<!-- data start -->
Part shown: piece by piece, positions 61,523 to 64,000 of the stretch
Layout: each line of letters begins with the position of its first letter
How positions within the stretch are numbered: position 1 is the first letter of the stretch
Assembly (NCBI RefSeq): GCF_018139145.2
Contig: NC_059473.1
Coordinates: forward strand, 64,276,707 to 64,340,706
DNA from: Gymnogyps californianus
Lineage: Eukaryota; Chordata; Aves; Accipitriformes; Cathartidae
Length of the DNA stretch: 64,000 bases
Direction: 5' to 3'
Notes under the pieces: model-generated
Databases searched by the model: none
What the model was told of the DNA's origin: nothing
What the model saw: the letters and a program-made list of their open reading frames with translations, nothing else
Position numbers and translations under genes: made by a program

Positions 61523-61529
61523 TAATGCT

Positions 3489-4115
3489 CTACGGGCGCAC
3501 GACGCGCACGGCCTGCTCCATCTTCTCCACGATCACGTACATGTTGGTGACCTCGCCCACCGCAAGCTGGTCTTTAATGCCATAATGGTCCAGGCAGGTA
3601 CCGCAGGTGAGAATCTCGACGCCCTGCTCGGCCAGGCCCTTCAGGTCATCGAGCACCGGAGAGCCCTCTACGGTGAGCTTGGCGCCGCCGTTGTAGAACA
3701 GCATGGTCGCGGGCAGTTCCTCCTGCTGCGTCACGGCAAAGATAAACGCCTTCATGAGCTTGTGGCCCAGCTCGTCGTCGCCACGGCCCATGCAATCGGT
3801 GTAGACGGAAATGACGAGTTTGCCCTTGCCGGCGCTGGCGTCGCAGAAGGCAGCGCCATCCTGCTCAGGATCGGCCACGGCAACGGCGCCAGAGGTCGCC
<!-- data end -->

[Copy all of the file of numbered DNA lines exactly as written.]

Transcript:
Part shown: piece by piece, positions 61,523 to 64,000 of the stretch
Layout: each line of letters begins with the position of its first letter
How positions within the stretch are numbered: position 1 is the first letter of the stretch
Assembly (NCBI RefSeq): GCF_018139145.2
Contig: NC_059473.1
Coordinates: forward strand, 64,276,707 to 64,340,706
DNA from: Gymnogyps californianus
Lineage: Eukaryota; Chordata; Aves; Accipitriformes; Cathartidae
Length of the DNA stretch: 64,000 bases
Direction: 5' to 3'
Notes under the pieces: model-generated
Databases searched by the model: none
What the model was told of the DNA's origin: nothing
What the model saw: the letters and a program-made list of their open reading frames with translations, nothing else
Position numbers and translations under genes: made by a program

Positions 61523-61529
61523 TAATGCT

Positions 3489-4115
3489 CTACGGGCGCAC
3501 GACGCGCACGGCCTGCTCCATCTTCTCCACGATCACGTACATGTTGGTGACCTCGCCCACCGCAAGCTGGTCTTTAATGCCATAATGGTCCAGGCAGGTA
3601 CCGCAGGTGAGAATCTCGACGCCCTGCTCGGCCAGGCCCTTCAGGTCATCGAGCACCGGAGAGCCCTCTACGGTGAGCTTGGCGCCGCCGTTGTAGAACA
3701 GCATGGTCGCGGGCAGTTCCTCCTGCTGCGTCACGGCAAAGATAAACGCCTTCATGAGCTTGTGGCCCAGCTCGTCGTCGCCACGGCCCATGCAATCGGT
3801 GTAGACGGAAATGACGAGTTTGCCCTTGCCGGCGCTGGCGTCGCAGAAGGCAGCGCCATCCTGCTCAGGATCGGCCACGGCAACGGCGCCAGAGGTCGCC